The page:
This piece from The Crime Report shows how states are getting on the bandwagon of reforming mandatory minimum sentencing laws:
States are increasingly willing to repeal mandatory minimum sentences for drug offenses, Peggy McGarry of the Vera Institute of Justice told a meeting of judges, state legislators, and corrections officials from nine states to discuss sentencing and prison policies in a time of budget cutbacks. The session, in Annapolis, Md., was organized by the National Governors Association Center for Best Practices in conjunction with the National Conference of State Legislatures, the National Center for State Courts, and the Pew Center on the States. McGarry mentioned eight states that have reduced or eliminated mandatory minimums since 2001.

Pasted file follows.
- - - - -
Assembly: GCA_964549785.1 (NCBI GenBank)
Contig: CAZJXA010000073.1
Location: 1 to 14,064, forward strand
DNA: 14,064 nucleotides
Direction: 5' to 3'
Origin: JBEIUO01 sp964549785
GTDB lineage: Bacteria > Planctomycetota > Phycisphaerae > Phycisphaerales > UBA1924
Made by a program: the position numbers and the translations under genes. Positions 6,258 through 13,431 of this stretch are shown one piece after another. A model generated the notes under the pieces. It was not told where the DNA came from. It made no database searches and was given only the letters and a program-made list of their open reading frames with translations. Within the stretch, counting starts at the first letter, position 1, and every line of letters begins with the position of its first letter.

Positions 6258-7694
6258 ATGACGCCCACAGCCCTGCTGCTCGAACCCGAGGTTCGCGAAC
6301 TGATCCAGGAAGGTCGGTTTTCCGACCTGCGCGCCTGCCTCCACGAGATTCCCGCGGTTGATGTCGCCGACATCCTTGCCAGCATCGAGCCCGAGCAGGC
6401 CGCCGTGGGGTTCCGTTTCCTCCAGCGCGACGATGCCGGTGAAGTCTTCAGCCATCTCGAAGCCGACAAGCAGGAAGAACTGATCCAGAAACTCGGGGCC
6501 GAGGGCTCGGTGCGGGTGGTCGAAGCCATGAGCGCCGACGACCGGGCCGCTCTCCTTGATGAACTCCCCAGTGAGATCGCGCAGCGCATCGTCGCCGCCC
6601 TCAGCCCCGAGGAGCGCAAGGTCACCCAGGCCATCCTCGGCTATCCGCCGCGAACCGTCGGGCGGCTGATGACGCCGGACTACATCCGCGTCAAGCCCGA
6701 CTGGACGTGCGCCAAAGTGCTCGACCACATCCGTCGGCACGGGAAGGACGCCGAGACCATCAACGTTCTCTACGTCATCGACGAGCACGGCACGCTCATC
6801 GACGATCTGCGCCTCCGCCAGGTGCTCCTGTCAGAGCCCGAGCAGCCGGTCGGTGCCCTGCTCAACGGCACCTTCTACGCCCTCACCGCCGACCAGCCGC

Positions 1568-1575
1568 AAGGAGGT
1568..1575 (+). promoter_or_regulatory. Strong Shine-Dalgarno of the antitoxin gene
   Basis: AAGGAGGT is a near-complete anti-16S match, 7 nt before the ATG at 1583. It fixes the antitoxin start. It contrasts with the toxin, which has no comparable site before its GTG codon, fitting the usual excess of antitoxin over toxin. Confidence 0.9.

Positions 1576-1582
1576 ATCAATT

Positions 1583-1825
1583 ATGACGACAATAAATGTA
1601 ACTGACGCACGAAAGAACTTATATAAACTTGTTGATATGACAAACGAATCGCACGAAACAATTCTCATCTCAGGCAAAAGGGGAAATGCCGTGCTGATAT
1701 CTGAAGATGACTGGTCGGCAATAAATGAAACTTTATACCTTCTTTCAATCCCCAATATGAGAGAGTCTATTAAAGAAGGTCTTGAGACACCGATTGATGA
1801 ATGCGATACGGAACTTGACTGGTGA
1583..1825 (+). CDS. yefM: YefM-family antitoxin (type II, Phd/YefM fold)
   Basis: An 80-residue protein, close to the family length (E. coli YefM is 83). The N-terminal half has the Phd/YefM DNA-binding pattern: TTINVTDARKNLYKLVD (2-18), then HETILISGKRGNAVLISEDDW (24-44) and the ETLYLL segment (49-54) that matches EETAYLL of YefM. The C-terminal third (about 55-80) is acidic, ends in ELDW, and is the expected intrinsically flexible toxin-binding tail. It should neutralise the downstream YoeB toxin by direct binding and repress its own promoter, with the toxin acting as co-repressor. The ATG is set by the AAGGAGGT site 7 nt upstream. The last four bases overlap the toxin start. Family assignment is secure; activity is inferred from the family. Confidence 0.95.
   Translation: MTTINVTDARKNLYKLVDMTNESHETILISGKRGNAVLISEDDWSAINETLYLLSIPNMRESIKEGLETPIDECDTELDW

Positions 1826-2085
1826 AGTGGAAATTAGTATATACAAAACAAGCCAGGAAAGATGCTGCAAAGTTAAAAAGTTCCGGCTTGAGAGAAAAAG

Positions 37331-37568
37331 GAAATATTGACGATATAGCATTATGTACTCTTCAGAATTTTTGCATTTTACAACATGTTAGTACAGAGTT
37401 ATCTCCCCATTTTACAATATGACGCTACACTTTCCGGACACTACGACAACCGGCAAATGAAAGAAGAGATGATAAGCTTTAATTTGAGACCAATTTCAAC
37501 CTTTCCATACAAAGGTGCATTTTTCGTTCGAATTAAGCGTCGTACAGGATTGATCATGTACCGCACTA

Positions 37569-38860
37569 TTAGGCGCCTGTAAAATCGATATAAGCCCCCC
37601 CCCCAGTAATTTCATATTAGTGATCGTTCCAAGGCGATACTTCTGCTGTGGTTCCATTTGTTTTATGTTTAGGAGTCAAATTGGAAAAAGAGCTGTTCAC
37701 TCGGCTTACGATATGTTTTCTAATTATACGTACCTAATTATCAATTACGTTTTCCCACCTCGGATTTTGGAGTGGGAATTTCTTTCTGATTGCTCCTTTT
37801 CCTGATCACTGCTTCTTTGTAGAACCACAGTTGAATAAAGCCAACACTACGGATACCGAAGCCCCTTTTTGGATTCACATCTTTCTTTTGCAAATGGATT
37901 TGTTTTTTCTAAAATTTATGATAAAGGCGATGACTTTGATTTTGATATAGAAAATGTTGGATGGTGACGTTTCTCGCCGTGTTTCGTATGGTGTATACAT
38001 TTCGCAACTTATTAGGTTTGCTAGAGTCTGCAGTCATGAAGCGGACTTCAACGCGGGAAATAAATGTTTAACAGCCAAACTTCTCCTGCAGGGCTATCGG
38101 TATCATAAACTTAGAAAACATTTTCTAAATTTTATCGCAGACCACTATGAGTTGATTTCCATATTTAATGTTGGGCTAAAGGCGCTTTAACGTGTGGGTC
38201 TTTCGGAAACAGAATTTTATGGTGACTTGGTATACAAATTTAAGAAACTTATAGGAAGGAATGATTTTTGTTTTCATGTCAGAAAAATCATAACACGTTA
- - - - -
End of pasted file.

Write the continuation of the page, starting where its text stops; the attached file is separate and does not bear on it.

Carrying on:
Among other reforms cited by McGarry are states, including Alabama, Colorado, Maryland, New Hampshire, and Vermont, that have required parole, probation, and other community corrections agencies to use risks and needs assessments for offenders and individualized case management for treatment and other services. The conference also heard from pollster Bill McInturff of Public Opinion Strategies, who is studying public opinion on corrections issues. Research so far shows public support for releasing more low-risk, non-violent prisoners if there are mechanisms to hold them accountable, McInturff said. States with delegations at the meeting, which concludes today, are Alaska, Arkansas, Georgia, Indiana, Iowa, Kentucky, Louisiana, Ohio, and Oklahoma.